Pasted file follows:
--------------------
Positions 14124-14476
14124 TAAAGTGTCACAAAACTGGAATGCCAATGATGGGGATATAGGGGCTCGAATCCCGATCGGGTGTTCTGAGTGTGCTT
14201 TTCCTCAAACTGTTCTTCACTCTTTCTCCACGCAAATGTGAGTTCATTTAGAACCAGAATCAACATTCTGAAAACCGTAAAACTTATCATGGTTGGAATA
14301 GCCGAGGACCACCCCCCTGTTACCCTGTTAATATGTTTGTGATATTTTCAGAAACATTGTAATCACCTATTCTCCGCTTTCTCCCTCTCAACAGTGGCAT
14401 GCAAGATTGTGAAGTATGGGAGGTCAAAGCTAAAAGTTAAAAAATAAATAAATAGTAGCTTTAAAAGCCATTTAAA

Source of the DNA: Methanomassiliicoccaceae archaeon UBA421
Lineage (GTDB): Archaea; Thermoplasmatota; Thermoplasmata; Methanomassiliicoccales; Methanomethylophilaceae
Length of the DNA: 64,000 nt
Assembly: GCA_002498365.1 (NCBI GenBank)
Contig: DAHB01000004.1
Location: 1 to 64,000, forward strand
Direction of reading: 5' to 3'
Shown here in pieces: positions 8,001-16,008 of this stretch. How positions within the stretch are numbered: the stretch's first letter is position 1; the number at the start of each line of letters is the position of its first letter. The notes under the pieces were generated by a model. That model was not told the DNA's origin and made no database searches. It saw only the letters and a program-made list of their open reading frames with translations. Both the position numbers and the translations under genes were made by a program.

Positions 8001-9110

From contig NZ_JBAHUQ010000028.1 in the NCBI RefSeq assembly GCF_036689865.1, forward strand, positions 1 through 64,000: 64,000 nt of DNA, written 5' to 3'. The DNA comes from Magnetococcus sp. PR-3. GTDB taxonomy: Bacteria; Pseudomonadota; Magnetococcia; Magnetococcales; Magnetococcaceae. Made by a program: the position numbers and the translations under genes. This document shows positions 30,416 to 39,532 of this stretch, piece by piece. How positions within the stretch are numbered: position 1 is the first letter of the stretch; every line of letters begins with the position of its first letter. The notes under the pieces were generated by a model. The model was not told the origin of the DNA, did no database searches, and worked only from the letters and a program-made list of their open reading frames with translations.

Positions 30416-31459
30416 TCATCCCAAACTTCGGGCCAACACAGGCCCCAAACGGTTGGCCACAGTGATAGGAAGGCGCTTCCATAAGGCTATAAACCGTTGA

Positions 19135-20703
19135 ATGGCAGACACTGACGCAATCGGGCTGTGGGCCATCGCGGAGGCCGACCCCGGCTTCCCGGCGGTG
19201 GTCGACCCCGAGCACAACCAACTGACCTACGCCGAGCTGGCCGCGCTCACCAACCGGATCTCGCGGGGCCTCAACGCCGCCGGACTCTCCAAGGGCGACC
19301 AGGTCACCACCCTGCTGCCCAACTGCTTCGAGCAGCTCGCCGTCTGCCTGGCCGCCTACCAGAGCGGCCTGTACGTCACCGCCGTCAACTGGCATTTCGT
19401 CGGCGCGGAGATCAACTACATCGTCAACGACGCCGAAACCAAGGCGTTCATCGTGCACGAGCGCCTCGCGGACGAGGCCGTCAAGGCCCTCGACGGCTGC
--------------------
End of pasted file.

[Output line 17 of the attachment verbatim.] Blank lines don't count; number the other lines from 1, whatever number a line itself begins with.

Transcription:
30416 TCATCCCAAACTTCGGGCCAACACAGGCCCCAAACGGTTGGCCACAGTGATAGGAAGGCGCTTCCATAAGGCTATAAACCGTTGA